Your conception about a core professional party with peripheral organisations around it is also what Lenin proposed I think. Concretely such peripheral organisations were unions, cooperatives, libraries, cultural groups, even sport groups, etc. Apparently you think that these organisations can be run, if not without expenses, at least without pay to their staff.

If in order to exclude the problem of slackers you propose a party of only the most dedicated full-timers, then it seems to imply that all party-members will be jobless (since they dedicate all their time to the party). But then there is no problem of equalising their wage differences.



The only thing that matters is that the militants do not cost to the party; other than that, the workload can be adapted to everyone. Also, no: militants can be wage earners, or liberal profession, or anything else: they work for the party and raise money for the party, even in this situation. A balanced solution would be that the majority of activists work part-time, and a minority work full-time either for the party or for the money. Work remains the only solution to ensure the financial security of the organization: it is unrealistic to rely solely on donations.

Here is another proposal: activists' resources remain private up to the average standard of living in the world. The excess, in money or labor, is collectivized. Depending on the money or political work requirements of the organization, the party may change the ratio "work for money" or political work among members.

Note that the party must nevertheless leave a certain margin of maneuver to members: if the activist should not be a burden for the party, it can contribute to the height of its means. The bottom line is that the economic surplus of the militants is used for the party, and not for anything else.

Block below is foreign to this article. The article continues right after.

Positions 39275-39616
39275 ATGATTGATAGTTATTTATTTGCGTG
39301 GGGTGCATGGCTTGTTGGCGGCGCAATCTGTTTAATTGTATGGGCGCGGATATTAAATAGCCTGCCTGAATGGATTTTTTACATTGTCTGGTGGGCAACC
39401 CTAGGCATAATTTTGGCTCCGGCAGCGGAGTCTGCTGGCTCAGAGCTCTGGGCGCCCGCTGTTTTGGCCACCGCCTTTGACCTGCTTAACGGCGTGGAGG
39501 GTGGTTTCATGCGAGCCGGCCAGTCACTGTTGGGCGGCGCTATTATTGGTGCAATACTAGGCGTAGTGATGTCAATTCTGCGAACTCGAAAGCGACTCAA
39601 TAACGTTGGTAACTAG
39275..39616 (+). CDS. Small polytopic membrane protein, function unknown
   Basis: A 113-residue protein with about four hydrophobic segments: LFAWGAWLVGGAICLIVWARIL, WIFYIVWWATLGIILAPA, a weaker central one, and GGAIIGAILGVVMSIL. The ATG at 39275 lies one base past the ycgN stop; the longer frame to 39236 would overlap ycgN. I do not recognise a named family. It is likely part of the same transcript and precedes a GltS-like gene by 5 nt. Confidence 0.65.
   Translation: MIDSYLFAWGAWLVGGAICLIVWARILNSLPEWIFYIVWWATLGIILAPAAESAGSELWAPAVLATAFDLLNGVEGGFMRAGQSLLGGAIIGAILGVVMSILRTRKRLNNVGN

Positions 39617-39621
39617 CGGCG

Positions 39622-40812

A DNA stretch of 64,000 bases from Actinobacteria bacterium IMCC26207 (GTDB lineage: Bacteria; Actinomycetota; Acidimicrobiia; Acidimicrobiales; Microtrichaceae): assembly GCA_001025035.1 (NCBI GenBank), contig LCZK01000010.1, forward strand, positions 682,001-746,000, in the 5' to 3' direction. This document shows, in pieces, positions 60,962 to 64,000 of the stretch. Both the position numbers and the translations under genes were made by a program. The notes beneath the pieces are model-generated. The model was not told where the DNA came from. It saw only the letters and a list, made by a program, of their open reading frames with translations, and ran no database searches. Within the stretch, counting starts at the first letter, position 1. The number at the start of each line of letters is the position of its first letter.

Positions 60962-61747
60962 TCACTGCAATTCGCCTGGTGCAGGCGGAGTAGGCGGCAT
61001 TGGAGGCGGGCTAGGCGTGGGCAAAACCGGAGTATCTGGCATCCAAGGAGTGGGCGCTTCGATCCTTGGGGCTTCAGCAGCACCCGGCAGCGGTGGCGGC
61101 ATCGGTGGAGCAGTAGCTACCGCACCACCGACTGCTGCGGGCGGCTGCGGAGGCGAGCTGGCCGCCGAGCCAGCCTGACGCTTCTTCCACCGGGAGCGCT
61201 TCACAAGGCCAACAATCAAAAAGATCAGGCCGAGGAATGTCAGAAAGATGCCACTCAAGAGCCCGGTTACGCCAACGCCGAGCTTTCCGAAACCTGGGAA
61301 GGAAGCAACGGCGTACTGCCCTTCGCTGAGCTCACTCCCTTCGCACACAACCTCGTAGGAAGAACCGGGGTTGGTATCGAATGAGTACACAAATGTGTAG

If we calculate the growth of the average individual consumption of the World Bank, this gives us, in dollars and in parity of purchasing power, per year (price: United States):

2006    5651
2007    6038
2008    6334
2009    6309
2010    6641
2011    7153
2012    7452
2013    7705
2014    7963
2015    8110
2016    8356
2017    8689 (proj.)
2018    9036 (proj.)
2019    9396 (proj.)

For calculate: "Households and NPISHs Final consumption expenditure, PPP (current international $)" and "Population, total"

$9396 PPP for the 2019 year, with US price, is the mean consumption per capita, so this is the maximum for commmunist individuals, all the rest is the surplus that must be collectivized.

Tagore2 wrote:

Tagore2 wrote:

Also, no: militants can be wage earners, or liberal profession, or anything else: they work for the party and raise money for the party, even in this situation. A balanced solution would be that the majority of activists work part-time, and a minority work full-time either for the party or for the money. Work remains the only solution to ensure the financial security of the organization: it is unrealistic to rely solely on donations.

... Depending on the money or political work requirements of the organization, the party may change the ratio "work for money" or political work among members.